McCain Slams 'Half-Baked, Spurious Nationalism' While Accepting Liberty Medal
Sen. John McCain (R-Ariz.) slammed "half-baked, spurious nationalism" as "unpatriotic" as he accepted the National Constitution Center's Liberty Medal in Philadelphia on Monday evening.
The annual award bestowed upon "men and women of courage and conviction who strive to secure the blessings of liberty to people around the globe" went to Rep. John Lewis (D-Ga.) last year; previous recipients have included the Dalai Lama, Malala Yousafzai, Hillary Clinton and Muhammad Ali.
Former Vice President Joe Biden, chairman of the National Constitution Center’s Board of Trustees, presented the medal to his former Senate colleague. "John McCain is the real deal," he tweeted. "A model public servant. And my dear friend."
President Obama did not attend, but tweeted to his 2008 presidential rival, "I'm grateful to @SenJohnMcCain for his lifetime of service to our country. Congratulations, John, on receiving this year's Liberty Medal."
During his speech, McCain thanked Biden, whom he'd known more than four decades -- "back when we were young and handsome and smarter than everyone else but were too modest to say so."
"We served in the Senate together for over twenty years, during some eventful times, as we passed from young men to the fossils who appear before you this evening," he said. “We didn’t always agree on the issues. We often argued – sometimes passionately. But we believed in each other’s patriotism and the sincerity of each other’s convictions."
McCain said he'd "try my best not to prove too unworthy" of the Liberty Medal.
"I’ve had the good fortune to spend sixty years in service to this wondrous land. It has not been perfect service, to be sure, and there were probably times when the country might have benefited from a little less of my help. But I’ve tried to deserve the privilege as best I can, and I’ve been repaid a thousand times over with adventures, with good company, and with the satisfaction of serving something more important than myself, of being a bit player in the extraordinary story of America. And I am so very grateful," he said. "What a privilege it is to serve this big, boisterous, brawling, intemperate, striving, daring, beautiful, bountiful, brave, magnificent country."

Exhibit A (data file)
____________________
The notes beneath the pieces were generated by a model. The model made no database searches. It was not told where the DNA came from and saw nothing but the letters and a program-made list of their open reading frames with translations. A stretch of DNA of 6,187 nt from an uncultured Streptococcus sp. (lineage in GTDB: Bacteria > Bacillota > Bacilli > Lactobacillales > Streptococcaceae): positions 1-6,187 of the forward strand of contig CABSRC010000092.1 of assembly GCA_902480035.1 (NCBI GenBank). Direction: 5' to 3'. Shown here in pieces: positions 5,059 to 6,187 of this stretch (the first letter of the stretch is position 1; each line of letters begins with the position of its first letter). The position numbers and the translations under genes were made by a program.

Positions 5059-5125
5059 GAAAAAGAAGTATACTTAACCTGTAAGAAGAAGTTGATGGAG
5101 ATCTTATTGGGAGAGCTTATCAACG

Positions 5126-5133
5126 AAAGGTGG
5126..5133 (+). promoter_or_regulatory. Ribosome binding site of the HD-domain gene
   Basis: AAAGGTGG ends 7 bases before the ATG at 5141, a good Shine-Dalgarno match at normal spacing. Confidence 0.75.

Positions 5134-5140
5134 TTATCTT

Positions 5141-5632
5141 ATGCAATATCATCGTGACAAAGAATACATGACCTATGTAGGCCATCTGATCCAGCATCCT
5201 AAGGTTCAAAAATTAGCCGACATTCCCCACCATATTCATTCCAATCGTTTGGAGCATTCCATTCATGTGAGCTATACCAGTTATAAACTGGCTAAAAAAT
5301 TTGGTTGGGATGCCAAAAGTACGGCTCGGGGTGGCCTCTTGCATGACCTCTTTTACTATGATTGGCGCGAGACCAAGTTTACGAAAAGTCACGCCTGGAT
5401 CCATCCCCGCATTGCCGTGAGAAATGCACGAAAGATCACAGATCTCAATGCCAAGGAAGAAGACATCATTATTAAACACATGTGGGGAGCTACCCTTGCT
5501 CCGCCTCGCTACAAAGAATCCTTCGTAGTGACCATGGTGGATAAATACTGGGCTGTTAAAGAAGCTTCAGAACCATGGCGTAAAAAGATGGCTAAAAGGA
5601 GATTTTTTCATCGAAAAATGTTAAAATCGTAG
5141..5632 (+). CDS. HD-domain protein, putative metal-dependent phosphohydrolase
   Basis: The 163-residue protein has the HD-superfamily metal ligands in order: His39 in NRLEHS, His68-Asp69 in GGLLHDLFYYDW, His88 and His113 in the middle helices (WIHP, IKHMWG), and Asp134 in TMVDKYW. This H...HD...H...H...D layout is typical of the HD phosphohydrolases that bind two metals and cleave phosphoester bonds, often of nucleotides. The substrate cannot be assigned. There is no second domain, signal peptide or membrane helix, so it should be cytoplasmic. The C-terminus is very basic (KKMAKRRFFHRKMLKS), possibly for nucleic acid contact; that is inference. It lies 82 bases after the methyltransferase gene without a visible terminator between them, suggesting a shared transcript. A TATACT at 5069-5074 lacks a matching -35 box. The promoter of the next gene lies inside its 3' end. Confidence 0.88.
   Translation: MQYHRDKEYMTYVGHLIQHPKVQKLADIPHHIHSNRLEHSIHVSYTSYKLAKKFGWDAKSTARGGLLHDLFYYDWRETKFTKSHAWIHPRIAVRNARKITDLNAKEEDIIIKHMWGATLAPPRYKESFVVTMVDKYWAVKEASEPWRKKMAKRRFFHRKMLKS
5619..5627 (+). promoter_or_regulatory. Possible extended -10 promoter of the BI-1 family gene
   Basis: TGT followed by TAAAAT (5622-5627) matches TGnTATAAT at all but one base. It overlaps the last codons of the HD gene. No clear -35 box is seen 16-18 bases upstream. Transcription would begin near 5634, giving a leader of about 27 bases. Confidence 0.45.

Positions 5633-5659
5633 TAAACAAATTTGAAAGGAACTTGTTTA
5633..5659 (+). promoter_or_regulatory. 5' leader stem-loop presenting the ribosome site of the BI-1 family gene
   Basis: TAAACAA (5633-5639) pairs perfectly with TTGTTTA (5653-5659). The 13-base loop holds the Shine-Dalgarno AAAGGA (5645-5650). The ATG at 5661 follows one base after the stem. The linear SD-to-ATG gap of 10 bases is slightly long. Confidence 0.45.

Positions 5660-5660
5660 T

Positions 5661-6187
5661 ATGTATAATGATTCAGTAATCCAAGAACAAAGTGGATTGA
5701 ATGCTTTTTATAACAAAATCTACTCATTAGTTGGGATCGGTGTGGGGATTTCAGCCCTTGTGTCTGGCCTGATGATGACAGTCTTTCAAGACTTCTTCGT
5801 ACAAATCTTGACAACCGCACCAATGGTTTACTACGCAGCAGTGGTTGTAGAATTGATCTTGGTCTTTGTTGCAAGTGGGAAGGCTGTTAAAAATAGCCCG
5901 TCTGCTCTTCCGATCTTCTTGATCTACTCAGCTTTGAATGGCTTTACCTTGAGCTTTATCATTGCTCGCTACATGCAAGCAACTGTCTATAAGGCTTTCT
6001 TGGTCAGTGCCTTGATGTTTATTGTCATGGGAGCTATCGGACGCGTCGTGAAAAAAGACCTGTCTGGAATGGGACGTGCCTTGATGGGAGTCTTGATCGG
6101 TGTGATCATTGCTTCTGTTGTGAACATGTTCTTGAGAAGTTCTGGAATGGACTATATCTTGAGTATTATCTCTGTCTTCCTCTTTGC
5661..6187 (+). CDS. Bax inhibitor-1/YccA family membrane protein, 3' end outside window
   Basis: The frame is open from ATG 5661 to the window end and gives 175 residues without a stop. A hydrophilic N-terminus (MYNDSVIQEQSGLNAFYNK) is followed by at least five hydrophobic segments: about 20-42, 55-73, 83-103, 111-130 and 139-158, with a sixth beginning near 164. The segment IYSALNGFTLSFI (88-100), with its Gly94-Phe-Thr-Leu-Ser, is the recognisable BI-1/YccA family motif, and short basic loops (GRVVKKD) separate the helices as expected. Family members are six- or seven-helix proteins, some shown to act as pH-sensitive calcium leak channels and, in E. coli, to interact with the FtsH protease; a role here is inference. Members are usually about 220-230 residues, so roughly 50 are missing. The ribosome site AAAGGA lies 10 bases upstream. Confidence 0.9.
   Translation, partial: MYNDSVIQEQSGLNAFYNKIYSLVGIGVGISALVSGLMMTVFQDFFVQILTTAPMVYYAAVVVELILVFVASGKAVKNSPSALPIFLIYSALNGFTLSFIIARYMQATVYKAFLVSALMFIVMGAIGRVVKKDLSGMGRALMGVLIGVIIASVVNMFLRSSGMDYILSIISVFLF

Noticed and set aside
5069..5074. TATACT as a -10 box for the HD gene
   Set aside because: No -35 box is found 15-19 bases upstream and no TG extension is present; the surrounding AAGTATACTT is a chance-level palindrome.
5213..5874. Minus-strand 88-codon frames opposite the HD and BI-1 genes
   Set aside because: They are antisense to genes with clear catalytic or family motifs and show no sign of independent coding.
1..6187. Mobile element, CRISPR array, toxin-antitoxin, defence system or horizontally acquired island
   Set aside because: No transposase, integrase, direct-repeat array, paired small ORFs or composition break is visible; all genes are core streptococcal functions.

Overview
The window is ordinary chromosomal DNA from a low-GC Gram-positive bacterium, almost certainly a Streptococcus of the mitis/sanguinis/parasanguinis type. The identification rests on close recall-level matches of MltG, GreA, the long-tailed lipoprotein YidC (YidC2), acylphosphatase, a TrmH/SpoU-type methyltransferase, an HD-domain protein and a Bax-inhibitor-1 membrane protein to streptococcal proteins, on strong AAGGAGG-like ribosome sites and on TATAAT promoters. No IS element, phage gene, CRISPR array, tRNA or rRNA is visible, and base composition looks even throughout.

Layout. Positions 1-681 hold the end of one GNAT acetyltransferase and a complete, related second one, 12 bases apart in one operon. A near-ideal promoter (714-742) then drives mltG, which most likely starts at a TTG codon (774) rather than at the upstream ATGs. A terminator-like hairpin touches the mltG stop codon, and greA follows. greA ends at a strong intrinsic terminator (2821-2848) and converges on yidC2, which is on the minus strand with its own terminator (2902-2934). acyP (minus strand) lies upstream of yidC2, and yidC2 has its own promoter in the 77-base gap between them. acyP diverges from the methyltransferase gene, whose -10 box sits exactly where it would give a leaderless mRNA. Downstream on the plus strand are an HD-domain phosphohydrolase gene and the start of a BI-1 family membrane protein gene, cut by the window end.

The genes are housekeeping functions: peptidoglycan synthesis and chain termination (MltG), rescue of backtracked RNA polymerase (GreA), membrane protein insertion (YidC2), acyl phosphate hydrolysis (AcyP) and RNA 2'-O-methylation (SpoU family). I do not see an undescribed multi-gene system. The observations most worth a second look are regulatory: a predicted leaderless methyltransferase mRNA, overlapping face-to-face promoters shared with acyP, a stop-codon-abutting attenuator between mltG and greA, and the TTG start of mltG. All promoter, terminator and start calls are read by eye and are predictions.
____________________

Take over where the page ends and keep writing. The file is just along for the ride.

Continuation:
The senator called America a land "where you can go from aimless rebellion to a noble cause, and from the bottom of your class to your party’s nomination for president," and one that has "liberated more people from tyranny and poverty than ever before in history."
“To fear the world we have organized and led for three-quarters of a century, to abandon the ideals we have advanced around the globe, to refuse the obligations of international leadership and our duty to remain 'the last best hope of earth' for the sake of some half-baked, spurious nationalism cooked up by people who would rather find scapegoats than solve problems is as unpatriotic as an attachment to any other tired dogma of the past that Americans consigned to the ash heap of history," McCain continued.
“We live in a land made of ideals, not blood and soil. We are the custodians of those ideals at home, and their champion abroad. We have done great good in the world. That leadership has had its costs, but we have become incomparably powerful and wealthy as we did. We have a moral obligation to continue in our just cause, and we would bring more than shame on ourselves if we don’t. We will not thrive in a world where our leadership and ideals are absent. We wouldn’t deserve to."
The Senate Armed Services Committee chairman said he's "served America’s cause – the cause of our security and the security of our friends, the cause of freedom and equal justice – all my adult life," but "I haven’t always served it well. I haven’t even always appreciated what I was serving."
"I’ve been inspired by the service of better patriots than me. I’ve seen Americans make sacrifices for our country and her causes and for people who were strangers to them but for our common humanity, sacrifices that were much harder than the service asked of me," he added. "And I’ve seen the good they have done, the lives they freed from tyranny and injustice, the hope they encouraged, the dreams they made achievable."